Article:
fiscal disaster and for him to square with the american people, do you want to save medicare, this is it. >> noble, but do you lose votes because of it? >> i think a whole lot more people would than you might imagine and so far the polling would indicate that the seniors are not walking away from his message. i think many may have -- >> that's not going to affect a lot of the seniors. >> well it's a different demographic. this is our demographic. >> aren't you okay with it, becky? >> i realize that there are changes that have to come. the system is not going to survive when i'm there. >> it's a supplemental all or nothing? >> my concern is that you take the plan that's there and you say okay, we can't attack these ever-increasing costs so we'll give you a voucher, we will have a defined benefit on this, and that means eventually you have people who will wind up running through that benefit and running through the other side of it, and all you've done is placed the burden back on them. >> i think it's a disservice to call it a voucher.
it's a premium support model. >> a defined benefit model. >> you get something that you're able to take out to the marketplace. in today's marketplace i think it's an incomplete discussion. in tomorrow's marketplace with an expanded host of options from the insurance sector, more affordable, specific options and policies tailor oored to you. >> i understand it's not a complete discussion. i realize it's a discussion we need to be happening. i have questions about how it works. i think it's a discussion that has to take place and i realize the system is not going to survive as it stands right now. >> which is to say if you're going to save the budget on the spending side it's got to be medicare, got to be social security, got to be defense. >> i don't expect social security to be there for me to ever get to take anything out of it. >> that's an easier fix than medicare. social security can be tinkered with. move out eligibility, look at the underlying assumptions on inflation and a few other things on benefits. >> be nice to not demme gag it. they talk about raising it to 67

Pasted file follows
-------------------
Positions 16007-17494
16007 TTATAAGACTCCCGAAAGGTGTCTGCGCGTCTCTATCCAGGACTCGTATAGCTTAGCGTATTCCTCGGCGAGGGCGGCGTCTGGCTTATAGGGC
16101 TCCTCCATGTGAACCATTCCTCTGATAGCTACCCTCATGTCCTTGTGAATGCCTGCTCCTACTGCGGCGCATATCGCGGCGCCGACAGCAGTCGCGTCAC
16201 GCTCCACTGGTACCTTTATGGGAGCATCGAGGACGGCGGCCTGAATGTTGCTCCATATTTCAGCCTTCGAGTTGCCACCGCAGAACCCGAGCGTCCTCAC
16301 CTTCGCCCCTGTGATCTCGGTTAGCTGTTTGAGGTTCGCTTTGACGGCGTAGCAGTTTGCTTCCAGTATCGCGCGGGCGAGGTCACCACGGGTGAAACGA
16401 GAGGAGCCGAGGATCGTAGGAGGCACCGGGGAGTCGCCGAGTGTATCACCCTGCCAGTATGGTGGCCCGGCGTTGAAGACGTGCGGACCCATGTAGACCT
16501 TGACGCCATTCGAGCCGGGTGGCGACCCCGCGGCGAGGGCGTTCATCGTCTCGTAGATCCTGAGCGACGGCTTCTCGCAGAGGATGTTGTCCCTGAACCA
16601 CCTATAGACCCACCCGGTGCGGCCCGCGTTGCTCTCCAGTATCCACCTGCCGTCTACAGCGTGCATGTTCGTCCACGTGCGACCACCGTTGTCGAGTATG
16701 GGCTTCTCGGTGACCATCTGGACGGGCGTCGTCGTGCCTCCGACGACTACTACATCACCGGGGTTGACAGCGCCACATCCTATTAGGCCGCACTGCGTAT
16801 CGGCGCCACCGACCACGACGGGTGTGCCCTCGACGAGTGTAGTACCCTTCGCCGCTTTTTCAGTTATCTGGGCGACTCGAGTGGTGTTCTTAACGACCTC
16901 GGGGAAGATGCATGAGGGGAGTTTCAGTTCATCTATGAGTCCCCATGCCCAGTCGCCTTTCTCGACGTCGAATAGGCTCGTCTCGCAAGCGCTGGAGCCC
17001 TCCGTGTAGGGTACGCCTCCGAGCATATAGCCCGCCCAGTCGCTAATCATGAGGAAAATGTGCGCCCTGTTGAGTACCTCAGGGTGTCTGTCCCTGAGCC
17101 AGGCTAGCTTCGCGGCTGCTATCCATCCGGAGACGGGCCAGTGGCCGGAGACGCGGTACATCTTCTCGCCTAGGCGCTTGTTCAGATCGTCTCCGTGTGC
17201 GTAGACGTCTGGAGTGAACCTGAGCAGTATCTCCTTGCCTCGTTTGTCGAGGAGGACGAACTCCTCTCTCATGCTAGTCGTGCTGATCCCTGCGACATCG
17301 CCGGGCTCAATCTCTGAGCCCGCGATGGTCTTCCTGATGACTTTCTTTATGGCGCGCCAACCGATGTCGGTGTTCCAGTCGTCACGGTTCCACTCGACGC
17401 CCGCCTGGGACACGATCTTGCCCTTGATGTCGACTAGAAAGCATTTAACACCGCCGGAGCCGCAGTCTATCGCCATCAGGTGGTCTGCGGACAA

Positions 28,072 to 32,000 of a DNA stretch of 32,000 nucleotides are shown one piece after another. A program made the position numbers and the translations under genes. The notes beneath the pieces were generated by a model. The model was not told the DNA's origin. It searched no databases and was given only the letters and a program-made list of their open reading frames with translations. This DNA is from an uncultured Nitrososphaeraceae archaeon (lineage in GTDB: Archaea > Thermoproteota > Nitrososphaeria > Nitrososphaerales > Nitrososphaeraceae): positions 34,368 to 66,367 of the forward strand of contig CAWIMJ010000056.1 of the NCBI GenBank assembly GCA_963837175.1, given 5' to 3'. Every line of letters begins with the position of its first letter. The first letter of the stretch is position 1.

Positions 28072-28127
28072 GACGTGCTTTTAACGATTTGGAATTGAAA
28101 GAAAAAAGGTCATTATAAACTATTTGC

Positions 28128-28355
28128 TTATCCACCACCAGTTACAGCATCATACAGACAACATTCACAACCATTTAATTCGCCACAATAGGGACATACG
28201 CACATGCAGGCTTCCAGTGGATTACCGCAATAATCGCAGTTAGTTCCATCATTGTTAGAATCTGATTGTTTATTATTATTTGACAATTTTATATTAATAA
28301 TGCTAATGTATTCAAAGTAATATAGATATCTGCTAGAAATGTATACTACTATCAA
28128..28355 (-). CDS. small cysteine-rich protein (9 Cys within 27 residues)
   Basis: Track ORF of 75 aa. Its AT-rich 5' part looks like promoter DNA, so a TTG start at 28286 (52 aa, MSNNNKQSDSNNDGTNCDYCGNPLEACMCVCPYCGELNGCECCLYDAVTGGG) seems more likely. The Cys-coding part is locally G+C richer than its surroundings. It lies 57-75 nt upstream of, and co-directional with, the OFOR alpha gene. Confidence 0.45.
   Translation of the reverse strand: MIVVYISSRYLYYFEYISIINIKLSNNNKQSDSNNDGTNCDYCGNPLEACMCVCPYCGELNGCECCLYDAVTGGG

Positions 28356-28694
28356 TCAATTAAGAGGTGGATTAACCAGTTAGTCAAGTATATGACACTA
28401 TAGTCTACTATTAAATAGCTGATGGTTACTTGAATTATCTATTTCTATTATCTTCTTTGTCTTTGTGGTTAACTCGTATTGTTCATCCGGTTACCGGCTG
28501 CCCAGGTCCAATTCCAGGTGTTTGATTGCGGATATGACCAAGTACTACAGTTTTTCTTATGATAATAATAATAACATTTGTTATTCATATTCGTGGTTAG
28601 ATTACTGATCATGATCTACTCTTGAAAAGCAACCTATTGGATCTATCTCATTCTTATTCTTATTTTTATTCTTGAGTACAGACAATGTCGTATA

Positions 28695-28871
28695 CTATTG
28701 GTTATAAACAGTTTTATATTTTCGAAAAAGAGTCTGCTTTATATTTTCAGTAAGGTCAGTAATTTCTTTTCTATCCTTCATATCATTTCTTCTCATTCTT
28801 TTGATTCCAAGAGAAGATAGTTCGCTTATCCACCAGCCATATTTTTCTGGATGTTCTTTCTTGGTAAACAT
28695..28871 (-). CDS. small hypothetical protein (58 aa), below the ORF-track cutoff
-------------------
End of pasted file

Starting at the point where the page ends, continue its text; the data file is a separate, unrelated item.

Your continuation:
in 2037, and seniors go what, no, no way! it's like you're going to be 140. you're going to be 140 in 2037. >> 1935, social security came about, the average length of life was 67.8 years years. >> it was something like 65, right around the time you retired. >> that's something that maybe we can deal with, but then you got immigration and you got hispanics that are put off by these -- and i don't know whether you'da argue for the had core stance the republicans have. >> i wrote in the "wall street journal" we ought to see immigration as part of a growth plank so this whole conversation we're having politically ought to be not just on spending cuts but on how to you grow, how do you grow out of the problem we face today? as a governor the only way i got enough revenue to pay for teacher, roads and services was to expand the economy and bring in more revenue. that's what the country's got to do.